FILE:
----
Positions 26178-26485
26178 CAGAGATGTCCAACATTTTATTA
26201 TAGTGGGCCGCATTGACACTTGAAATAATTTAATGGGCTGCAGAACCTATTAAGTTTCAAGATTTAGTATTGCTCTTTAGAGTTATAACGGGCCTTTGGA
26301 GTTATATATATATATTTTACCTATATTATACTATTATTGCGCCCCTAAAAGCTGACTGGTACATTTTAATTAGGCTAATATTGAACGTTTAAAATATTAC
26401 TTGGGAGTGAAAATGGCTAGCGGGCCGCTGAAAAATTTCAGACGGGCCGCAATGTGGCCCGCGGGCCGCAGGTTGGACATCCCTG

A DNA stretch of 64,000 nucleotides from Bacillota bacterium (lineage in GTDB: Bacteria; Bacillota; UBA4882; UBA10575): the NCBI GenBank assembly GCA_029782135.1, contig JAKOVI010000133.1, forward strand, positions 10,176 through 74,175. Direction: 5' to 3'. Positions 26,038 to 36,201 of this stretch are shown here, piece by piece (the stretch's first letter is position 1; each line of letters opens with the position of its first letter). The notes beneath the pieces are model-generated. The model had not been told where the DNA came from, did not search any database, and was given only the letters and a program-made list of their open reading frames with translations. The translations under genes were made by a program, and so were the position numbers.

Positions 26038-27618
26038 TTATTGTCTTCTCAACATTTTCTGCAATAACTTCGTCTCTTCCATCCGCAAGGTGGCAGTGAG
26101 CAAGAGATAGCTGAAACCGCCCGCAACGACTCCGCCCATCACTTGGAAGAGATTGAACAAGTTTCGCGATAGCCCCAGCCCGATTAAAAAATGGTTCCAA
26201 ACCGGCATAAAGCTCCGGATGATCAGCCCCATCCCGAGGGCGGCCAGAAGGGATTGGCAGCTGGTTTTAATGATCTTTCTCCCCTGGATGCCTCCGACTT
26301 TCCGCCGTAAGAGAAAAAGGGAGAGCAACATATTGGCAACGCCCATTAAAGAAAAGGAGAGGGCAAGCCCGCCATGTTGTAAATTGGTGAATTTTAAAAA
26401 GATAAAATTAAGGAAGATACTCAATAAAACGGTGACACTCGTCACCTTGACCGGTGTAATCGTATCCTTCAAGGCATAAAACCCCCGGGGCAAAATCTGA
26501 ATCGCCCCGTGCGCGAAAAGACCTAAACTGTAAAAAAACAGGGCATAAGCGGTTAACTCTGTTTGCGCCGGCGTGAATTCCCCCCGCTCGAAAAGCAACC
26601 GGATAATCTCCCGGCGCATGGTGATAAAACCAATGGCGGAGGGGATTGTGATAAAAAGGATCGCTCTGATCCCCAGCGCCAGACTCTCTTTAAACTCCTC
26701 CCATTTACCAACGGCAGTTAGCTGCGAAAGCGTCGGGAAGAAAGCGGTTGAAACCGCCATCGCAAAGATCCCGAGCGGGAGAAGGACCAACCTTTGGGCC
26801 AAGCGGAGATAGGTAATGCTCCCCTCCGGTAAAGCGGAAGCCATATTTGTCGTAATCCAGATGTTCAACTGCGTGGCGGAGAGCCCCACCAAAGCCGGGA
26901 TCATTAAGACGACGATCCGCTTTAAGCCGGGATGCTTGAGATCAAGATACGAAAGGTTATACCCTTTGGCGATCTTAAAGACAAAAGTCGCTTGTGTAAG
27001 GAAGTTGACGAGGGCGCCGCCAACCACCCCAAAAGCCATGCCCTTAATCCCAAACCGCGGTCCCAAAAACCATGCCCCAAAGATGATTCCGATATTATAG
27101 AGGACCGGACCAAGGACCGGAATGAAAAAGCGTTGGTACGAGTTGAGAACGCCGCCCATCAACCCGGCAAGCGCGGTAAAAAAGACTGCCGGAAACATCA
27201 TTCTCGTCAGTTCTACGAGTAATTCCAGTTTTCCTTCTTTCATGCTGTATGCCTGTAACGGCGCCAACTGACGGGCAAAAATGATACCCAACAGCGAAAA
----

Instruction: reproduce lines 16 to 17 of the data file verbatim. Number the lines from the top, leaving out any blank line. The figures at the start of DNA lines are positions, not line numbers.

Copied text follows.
26801 AAGCGGAGATAGGTAATGCTCCCCTCCGGTAAAGCGGAAGCCATATTTGTCGTAATCCAGATGTTCAACTGCGTGGCGGAGAGCCCCACCAAAGCCGGGA
26901 TCATTAAGACGACGATCCGCTTTAAGCCGGGATGCTTGAGATCAAGATACGAAAGGTTATACCCTTTGGCGATCTTAAAGACAAAAGTCGCTTGTGTAAG